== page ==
Glow plugs preheat the air within the combustion chamber in diesel engines, allowing them to start right away when they’re cold. Is your engine having problems starting? Maybe you notice smoke coming from your exhaust. It may be a sign that one or more of your glow plugs is malfunctioning.
Testing your glow plug on your own could help you prevent your trip to your local mechanic.
Diesel engines can be very difficult to start in cold weather. That’s because the cylinder head and cylinder block absorb the heat of compression and stop ignition due to the greater surface-to-volume ratio. Further, inducted air temperature is low in cold engines because they rarely receive any heat from the engine cylinder walls.
It lowers the temperature as the air is compressed, and most of the heat is surrendered to the cold cylinder walls. Glow plugs function as the answer to that issue, as they activate until the combustion chamber’s temperature reaches a level where it could combust itself.
What is a Glow Plug Relay?
Glow plug relays are a crucial part of the ignition system in most diesel vehicles. The glow plug control unit assesses input from the ECU when you turn the key in the ignition. It determines the currents and timings needed by the plugs to start the vehicle.
The glow plug relay then converts the current for the glow plugs on and off accordingly, which causes them to heat up immediately and ignite the fuel in the engine.
Remember that these are a vital part of the glow plug ignition system. Hence, relays must be fully functioning, particularly during cold weather.
How Does It Work?
Diesel engines are considered to be compression-ignition engines. That suggests that an added heat source is not required to ignite the mix in the cylinder. The air or diesel mixture in the cylinder is highly compressed. That leads to an extremely high temperature that the mixture ignites all by itself, creating an explosion.
Nonetheless, that process could be reset by problems if the engine isn’t hot.
At cold temperatures, the diesel or air mixture won’t ignite right away. What does the glow plug do to protect combustion when the engine is cold? It increases the temperature within the cylinder’s combustion chamber before the engine starts.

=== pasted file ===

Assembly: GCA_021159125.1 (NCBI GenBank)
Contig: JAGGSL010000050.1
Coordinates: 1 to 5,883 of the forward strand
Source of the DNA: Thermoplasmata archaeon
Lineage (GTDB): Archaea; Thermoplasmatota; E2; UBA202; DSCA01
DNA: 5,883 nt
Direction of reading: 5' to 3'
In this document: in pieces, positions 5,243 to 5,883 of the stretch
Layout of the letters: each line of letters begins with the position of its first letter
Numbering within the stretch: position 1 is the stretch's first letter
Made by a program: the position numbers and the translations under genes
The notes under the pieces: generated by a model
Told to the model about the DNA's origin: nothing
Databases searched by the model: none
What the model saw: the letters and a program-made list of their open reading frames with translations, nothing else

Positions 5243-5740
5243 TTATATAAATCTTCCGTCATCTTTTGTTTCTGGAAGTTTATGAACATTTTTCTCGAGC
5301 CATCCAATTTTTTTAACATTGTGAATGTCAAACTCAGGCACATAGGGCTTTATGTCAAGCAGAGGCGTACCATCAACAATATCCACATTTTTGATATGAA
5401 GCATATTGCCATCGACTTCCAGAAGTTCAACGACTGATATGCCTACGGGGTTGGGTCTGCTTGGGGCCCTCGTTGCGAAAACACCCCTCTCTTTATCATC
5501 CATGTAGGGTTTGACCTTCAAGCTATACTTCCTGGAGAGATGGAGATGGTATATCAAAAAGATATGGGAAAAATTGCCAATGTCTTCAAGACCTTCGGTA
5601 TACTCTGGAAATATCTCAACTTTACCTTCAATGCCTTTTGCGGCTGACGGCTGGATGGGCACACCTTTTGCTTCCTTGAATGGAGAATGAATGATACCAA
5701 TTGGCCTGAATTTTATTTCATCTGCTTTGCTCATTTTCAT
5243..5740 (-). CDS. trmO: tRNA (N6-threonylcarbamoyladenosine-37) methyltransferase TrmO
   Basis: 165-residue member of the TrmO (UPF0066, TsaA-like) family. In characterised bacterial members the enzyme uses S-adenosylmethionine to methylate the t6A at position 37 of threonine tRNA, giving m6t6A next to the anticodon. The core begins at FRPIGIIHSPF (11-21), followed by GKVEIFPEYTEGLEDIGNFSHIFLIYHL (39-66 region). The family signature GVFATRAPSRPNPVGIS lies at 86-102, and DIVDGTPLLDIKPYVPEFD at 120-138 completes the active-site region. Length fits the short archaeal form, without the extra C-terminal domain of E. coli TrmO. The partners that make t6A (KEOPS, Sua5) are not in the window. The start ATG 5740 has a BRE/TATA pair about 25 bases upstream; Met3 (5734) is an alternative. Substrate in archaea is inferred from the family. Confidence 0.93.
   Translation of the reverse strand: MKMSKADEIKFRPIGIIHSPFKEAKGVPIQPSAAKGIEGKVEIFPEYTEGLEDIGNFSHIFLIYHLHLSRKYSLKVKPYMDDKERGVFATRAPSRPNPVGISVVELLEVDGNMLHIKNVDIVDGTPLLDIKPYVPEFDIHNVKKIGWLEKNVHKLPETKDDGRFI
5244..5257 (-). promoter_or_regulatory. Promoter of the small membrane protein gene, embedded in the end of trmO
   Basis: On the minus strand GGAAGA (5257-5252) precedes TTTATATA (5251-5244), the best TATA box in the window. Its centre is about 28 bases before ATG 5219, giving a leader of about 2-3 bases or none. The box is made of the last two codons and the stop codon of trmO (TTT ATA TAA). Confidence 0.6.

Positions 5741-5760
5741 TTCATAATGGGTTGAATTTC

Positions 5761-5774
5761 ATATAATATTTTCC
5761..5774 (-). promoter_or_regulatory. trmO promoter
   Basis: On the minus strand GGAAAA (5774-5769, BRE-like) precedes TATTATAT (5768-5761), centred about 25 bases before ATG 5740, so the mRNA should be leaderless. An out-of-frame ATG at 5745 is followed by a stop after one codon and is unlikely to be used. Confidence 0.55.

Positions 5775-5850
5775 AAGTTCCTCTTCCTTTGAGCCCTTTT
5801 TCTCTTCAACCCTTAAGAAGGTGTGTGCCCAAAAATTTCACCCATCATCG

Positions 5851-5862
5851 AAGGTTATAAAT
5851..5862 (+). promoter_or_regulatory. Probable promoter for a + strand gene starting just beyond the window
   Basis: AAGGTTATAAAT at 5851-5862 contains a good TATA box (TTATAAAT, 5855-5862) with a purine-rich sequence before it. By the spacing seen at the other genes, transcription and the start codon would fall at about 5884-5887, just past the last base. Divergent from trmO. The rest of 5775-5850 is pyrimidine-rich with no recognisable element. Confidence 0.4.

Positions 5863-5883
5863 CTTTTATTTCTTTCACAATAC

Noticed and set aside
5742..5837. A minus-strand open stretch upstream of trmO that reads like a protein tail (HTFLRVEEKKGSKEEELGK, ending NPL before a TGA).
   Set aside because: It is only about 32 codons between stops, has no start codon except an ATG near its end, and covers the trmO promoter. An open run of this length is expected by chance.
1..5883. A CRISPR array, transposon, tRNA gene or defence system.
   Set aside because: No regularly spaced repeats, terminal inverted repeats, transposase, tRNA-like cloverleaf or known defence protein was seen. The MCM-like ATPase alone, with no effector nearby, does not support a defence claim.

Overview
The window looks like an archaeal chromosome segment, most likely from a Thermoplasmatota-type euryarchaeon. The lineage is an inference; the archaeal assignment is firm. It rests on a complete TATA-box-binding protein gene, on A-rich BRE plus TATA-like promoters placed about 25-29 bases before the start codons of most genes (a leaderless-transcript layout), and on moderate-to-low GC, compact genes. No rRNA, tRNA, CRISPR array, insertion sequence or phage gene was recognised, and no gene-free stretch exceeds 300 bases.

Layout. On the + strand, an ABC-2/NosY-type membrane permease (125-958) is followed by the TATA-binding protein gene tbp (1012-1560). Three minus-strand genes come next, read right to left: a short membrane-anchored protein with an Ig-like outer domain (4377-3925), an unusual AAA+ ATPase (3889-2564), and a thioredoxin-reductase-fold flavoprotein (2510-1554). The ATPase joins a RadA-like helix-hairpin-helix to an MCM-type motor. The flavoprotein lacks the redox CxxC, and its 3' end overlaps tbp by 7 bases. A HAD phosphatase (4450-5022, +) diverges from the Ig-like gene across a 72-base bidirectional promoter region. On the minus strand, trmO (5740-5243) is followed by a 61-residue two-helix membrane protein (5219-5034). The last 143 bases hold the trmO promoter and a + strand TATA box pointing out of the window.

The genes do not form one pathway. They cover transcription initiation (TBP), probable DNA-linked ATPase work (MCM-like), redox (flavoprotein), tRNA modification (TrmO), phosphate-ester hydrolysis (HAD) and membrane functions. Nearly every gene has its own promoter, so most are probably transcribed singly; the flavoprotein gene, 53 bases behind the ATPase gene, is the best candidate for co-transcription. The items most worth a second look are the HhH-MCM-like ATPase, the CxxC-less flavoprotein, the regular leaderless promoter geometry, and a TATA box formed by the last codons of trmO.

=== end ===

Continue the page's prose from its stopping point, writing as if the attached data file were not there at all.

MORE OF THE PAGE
At its peak, the glow plug’s temperature could reach approximately 1,000 degrees Celsius. That guarantees the diesel or air mixture will explode even at low temperatures.
The time needed for preheating will differ based on the glow plug utilized. Fast glow plugs only require a preheating period of a few seconds. Several glow plugs should preheat for approximately fifteen seconds at low ambient temperatures.
Keep in mind that the glow time relay is in charge of changing the current glow plugs on and off and handling the timing.
What Causes a Problem to Glow Plug Relay?
Here are the problems you need to pay attention to:
- Wrong spray pattern of the fuel injectors
This is very difficult to diagnose but can be a problem as well. Are your fuel injectors squirting a big stream of raw fuel? That could stress the glow plugs’ tips. Visualize if you heated up the glow plugs red hot and then continuously plunged them in cold water.
- Glow relay not turning off
That’s not that typical, but it still does happen. A failure within the relay normally causes it. You might notice the battery not charging properly when that occurs because of a high current drain on the electrical system.
Try to start your engine and test the glow plug circuit with a multimeter after a minute of running. Do you have voltage appearing at the wiring connections on the glow plugs? It implies your relay hasn’t turned off and will need immediate replacement.
- Glow cycle too long
That could be because of the wrong relay installed, a feedback circuit not running the relay off soon enough, or a sticking relay. In the case of a manual conversion, that could be because of continuous long pre-glow times.
- Too much carbon accumulation in the pre-chambers
That could be caused by overheating or shorting of the plug leading to tip burnout. We recommend that you use the proper carbon reamer every time you are changing your glow plugs.
How Do You Test a Glow Plug Relay Using a Digital Multimeter?
Testing your glow plugs is quite a simple task. The only thing you need is a digital multimeter that can measure resistance and the tools to access the glow plug connections.
- Disconnect the plastic beauty cover from the engine’s top. Pull it upwards to free the rubber cups from the mountings. Disconnect if there are any other rubber cups on the engine and reinstall them in the plastic cover hooks.
- The glow plugs are located at the back of the cylinder head. It’s located between the intake manifold and the common rail.
- Pull the connector upwards to disengage it from the glow plug. Those can be tight.
- Set your digital multimeter to the lowest resistance range.
- Put the black test lead from the digital multimeter to a clean piece of metal on the engine to serve as an earth point.
- Touch the red test probe into the center pin of the glow plug.
- The reading on your digital multimeter must be at least 1 ohm for a good glow plug. Keep in mind that the actual reading might differ based on your engine’s temperature, the quality of the earth connection, the accuracy of the multimeter, and other factors.
Also, any plug readings of 5 ohms and above indicate that there’s a problem with the glow plug relay and must be replaced right away.
- Repeat the entire process for the other plugs.
Take note that other engines have separate connectors for every glow plug. Hence, always follow the process above, but you might need to disconnect other components for a hassle-free and easy access to the glow plugs.